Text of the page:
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Walmart signs on to sustainable sourcing for seafood

Walmart, the world’s largest retailer, is to reveal how and where it sources its seafood.
          The international group has joined the Ocean Disclosure Project, a transparency website established by the Sustainable Fisheries Partnership, the Honolulu-based professional body that promotes ethical standards in the fish and shellfish industry.
          Walmart is expected to use the site to name the waters where it finds its seafood and the equipment used, and to give information on management, environmental impacts, certifications and projects to improve its practices.
          Laura Phillips, Walmart’s senior vice-president of sustainability, said: “We are proud of our efforts to make the seafood we sell more sustainable, and joining the Ocean Disclosure Project is one more way we can show our passion and commitment for sustainability and transparency.
          “[The project] provides an important service to consumers and other stakeholders.”
          Other retailers that have joined the project include Asda, Co-op Food and Morrisons in the UK, and Publix, based in the United States. Seafood suppliers on the site include North Atlantic, Joseph Robertson and the French company Davigel, and aquaculture feed manufacturers include Biomar, Cargill/EWOS and Skretting.
          Walmart, as the industry big name, with 2.1 million employees, could have the greatest influence, attracting more retailers and suppliers, said Blake Lee-Harwood, the Sustainable Fisheries Partnership’s strategy director.
          Lee-Harwood said: “It is fantastic news that the largest retailer in the world has now joined the Ocean Disclosure Project. Walmart has made a huge contribution to making seafood more sustainable and is now showing real leadership in adopting a more transparent approach to the sustainability aspects of the fish and shellfish the company sells.”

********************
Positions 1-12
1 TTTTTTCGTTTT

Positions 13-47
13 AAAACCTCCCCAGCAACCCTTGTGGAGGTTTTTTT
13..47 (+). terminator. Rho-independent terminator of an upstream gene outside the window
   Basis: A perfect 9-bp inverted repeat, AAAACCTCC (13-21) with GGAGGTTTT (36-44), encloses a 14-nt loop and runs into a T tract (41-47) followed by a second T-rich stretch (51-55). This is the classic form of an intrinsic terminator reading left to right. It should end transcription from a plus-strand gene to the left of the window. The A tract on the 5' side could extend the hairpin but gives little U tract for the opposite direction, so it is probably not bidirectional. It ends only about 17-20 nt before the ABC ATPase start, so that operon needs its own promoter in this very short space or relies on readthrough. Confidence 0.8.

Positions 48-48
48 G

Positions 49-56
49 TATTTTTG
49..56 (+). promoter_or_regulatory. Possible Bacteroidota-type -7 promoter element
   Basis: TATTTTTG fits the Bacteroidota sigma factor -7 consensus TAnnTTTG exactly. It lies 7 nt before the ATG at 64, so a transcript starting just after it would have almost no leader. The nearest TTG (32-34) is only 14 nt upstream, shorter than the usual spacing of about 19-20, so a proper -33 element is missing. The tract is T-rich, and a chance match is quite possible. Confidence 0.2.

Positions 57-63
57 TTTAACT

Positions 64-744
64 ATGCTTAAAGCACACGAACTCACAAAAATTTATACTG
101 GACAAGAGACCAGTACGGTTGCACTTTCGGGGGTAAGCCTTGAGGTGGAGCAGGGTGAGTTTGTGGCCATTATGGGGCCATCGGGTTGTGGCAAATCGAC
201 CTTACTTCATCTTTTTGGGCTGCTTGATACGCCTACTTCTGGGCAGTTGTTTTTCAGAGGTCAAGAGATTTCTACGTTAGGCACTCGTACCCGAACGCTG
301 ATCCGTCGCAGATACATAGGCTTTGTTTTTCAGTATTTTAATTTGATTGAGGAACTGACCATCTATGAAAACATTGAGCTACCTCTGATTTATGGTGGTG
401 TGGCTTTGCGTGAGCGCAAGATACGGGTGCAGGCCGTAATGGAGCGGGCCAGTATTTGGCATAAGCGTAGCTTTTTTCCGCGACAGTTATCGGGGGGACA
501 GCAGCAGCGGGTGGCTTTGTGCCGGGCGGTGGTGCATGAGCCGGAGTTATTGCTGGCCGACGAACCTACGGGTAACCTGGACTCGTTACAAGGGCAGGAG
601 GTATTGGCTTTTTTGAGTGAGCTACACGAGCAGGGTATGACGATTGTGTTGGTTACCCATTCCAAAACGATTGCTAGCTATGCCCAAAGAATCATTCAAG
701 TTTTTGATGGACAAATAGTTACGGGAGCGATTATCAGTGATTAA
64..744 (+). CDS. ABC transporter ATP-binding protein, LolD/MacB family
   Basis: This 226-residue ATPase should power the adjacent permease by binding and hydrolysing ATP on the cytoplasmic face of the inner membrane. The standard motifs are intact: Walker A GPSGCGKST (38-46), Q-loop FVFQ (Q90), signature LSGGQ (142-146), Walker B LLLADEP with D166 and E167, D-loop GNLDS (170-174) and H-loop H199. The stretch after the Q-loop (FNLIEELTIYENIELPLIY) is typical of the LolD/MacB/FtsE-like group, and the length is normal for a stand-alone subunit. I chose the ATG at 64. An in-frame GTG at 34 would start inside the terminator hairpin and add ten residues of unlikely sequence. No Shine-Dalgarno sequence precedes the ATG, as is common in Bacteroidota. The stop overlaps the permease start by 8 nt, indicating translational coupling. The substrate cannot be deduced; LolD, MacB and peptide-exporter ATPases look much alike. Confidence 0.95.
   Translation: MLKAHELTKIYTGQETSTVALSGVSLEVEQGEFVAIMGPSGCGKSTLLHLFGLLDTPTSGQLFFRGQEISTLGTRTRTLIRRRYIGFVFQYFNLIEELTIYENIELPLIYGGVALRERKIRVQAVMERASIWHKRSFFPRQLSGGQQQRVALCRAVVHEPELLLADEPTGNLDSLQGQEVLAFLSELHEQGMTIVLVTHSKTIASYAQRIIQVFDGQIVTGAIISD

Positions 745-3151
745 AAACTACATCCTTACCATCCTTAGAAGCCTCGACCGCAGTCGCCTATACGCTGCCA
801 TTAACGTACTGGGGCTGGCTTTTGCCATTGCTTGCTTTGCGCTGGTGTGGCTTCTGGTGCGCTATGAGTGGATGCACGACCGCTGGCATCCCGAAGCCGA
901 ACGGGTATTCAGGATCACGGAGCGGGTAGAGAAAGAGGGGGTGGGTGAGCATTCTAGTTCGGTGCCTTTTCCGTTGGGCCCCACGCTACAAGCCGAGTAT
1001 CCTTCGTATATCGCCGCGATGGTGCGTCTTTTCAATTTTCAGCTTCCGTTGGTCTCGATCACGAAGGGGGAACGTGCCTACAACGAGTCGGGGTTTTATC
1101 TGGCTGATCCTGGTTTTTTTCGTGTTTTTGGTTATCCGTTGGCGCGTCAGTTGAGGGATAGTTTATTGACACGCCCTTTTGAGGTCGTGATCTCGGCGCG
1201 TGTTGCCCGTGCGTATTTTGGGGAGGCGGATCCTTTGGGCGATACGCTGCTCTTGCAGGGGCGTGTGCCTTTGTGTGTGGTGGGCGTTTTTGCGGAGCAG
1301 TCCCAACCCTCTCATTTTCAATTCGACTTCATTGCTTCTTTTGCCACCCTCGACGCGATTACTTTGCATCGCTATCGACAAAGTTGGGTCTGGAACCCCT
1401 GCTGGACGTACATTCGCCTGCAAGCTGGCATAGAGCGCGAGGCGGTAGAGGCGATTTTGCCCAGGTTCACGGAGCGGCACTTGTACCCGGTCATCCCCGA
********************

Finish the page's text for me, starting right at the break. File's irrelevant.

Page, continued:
The Sustainable Fisheries Partnership itself has a new influential corporate partner. The Nueva Pescanova fish and seafood group, which is based in Galicia, north-western Spain, and operates in more than two dozen countries, says it welcomes working with the partnership to improve the sustainability of its supply chain.
          Juanjo De la Cerda, the Nueva Pescanova corporate director of research, quality and sustainability, said: “Working together with the partnership is an important step that will help us to be more transparent and contribute more actively in improving the conservation of resources and the rationalisation of fishing, a commitment that has been present in the DNA of our company for almost six decades.”
          In a related development Canadian businesses and consumers represented by SeaChoice, which promotes seafood sustainability, are in talks with government inspectors to introduce stricter labelling regulations.
          The consultations follow a scientific survey by Guelph University, Ontario, for SeaChoice, showing that many supermarkets were selling seafood that was mislabelled and poorly or fraudulently labelled, thanks to vague legislation. The only information needed in Canada is the common name and the country of final processing.
          Of the labels collected, only three per cent received top marks for good practice. The researchers found seven per cent acceptable, 26 per cent unsatisfactory, 57 per cent poor, and one per cent fraudulent.
          However, the inadequate regulation made it difficult to decide whether mislabelling resulted from lack of supervision or premeditated resistance to giving more information.
          Colleen Turlo, SeaChoice’s national co-ordinator, explained: “If something was listed as snapper but in the Canadian regulation it should be technically called Pacific snapper, we would just consider that mislabelling because it’s not necessarily misleading or too untruthful.
          “But if something is labelled as cod and it is actually hake, pollock or a different species, we would consider that fraud.”
          One important reason for more precise information is that 73 per cent of Canadian seafood is exported, mainly to countries with tougher labelling laws.  
          The present consultations between SeaChoice and the Canadian Food Inspection Agency are expected to produce new regulations in spring 2018.
          Another clean-up is taking place in China. Government officials have closed 30 illegal aquaculture sites in an area of Hunan province that is important in the country’s freshwater crab and fish production. A pollution task force had promised to eliminate “unlicensed breeding operations”.